A radar image of Venus' largest block of crust, located in the planet's lowlands and identified by the authors of a new paper.

New Research

Venus May Still Be Geologically Active

Radar images of the planet’s surface suggest large sections of its crust appear to have moved in the geologically recent past

An artist’s illustration shows an asteroid hitting Earth. Large impactors hit the planet every one to three million years.

New Research of Impact Crater Blows Away Previous Estimates of Its Age

Scientists say the Boltysh crater in Ukraine formed well after the impact in Mexico that caused the dinosaurs to go extinct

Zircons are the oldest minerals in the world and come in colors like the rich blue above. Researchers have now used these gemstones to identify when modern plate tectonics began.

Smithsonian Voices

Earth's Oldest Minerals Hold Clues About the Likely Start of Plate Tectonics

New research reveals how one of Earth’s defining geologic features likely formed—and set the stage for the emergence of life

The dunes of White Sands National Monument stretch for hundreds of miles in New Mexico.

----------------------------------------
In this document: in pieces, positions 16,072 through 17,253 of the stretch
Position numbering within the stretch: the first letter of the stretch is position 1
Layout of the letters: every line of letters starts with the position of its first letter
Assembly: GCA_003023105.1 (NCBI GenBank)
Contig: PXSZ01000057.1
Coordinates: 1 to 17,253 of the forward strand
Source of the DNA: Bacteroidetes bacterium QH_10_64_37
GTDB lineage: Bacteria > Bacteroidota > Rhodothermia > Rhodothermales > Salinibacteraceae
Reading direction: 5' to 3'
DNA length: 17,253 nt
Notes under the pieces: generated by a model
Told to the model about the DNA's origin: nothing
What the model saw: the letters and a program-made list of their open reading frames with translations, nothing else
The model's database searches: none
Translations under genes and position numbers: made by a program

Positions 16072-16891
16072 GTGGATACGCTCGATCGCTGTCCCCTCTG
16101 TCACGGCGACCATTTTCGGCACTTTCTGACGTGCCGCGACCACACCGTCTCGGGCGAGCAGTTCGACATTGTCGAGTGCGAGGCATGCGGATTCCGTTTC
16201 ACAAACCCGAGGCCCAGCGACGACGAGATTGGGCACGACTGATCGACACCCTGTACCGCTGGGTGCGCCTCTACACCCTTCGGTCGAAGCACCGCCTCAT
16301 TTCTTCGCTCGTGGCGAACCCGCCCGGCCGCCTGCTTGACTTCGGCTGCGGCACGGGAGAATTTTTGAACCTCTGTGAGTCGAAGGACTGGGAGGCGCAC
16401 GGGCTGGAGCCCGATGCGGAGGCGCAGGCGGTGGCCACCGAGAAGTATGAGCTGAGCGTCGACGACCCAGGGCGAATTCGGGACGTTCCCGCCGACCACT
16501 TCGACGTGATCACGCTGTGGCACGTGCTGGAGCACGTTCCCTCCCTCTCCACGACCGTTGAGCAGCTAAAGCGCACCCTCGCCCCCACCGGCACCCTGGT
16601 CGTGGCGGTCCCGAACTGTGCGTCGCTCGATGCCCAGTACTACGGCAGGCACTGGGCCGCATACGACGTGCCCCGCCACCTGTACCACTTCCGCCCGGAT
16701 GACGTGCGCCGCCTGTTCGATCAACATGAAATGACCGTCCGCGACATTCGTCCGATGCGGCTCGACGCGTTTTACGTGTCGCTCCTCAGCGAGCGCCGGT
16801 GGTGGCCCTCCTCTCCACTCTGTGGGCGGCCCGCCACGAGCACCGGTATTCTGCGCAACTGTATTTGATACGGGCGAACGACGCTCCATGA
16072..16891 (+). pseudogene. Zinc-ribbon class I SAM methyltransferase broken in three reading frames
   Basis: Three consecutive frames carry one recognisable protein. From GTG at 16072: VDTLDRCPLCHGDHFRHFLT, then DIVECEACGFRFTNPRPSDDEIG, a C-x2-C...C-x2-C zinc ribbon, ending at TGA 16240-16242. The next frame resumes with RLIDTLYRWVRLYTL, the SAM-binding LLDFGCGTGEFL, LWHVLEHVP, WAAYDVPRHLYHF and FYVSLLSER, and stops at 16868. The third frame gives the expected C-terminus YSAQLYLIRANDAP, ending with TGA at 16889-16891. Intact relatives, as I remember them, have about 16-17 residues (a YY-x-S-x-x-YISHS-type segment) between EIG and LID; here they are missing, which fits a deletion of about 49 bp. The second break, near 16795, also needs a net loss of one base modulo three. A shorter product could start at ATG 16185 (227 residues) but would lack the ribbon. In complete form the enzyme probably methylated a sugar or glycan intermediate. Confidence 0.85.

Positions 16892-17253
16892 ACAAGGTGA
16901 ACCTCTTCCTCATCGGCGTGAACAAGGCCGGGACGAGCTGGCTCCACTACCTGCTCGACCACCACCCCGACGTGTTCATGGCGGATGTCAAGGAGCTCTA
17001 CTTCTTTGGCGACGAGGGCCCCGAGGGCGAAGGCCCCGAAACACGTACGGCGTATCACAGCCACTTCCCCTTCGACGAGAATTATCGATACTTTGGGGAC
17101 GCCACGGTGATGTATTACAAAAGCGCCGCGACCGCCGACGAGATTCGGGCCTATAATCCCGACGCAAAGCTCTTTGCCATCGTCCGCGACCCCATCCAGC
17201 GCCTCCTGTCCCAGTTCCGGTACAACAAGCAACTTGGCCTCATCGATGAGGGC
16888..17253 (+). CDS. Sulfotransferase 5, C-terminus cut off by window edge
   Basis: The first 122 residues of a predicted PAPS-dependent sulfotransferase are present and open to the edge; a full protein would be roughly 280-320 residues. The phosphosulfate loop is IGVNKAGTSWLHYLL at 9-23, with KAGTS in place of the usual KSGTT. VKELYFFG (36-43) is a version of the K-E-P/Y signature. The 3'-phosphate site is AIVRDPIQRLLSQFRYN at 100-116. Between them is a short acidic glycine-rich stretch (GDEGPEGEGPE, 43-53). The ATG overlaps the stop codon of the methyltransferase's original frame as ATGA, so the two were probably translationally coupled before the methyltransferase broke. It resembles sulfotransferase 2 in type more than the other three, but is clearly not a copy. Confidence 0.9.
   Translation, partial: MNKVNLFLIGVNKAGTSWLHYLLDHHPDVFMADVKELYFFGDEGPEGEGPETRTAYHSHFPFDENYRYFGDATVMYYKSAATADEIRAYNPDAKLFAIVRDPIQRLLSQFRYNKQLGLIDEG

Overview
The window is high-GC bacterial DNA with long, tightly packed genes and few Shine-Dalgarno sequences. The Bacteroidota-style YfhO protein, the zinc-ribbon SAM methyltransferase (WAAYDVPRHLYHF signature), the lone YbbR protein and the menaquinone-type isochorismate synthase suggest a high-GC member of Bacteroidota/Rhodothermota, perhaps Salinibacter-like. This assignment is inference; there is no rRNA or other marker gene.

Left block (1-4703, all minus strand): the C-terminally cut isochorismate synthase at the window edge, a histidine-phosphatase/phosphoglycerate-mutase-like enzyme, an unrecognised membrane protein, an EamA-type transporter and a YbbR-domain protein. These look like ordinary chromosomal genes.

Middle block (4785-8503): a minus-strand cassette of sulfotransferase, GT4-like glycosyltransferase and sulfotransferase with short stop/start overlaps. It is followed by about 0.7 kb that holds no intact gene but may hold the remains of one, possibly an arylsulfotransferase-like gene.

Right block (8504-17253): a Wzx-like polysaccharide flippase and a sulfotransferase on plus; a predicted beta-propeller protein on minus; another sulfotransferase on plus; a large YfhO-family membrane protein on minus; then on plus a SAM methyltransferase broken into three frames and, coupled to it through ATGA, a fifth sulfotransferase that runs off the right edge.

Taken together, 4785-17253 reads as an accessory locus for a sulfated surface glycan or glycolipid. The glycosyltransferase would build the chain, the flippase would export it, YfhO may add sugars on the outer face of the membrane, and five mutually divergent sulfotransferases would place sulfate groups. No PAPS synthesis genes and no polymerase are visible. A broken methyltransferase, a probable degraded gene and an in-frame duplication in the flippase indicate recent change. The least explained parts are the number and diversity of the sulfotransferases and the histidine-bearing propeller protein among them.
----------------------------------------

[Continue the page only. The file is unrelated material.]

How Extreme Temperature Swings in Deserts Stir Sand and Dust

Understanding the movement of particles, some of which enter the atmosphere, may help scientists improve climate models and forecast dust storms on Mars

Many organisms like coral—and even people—create their own minerals to perform basic life functions. Geologists can study these biominerals to learn more about Earth.

Smithsonian Voices

How Biominerals are Stepping Stones for Climate Change Research

Geologists are providing key insight into how the Earth might transform in the coming decades from climate change

An ear of corn sits on topsoil in Nebraska, part of the nation’s Corn Belt. Scientists estimate the region has lost about 35 percent of its topsoil.

The Nation's Corn Belt Has Lost a Third of Its Topsoil

Researchers used satellite imaging and surface soil color to find out how much of the nutrient-rich earth has eroded away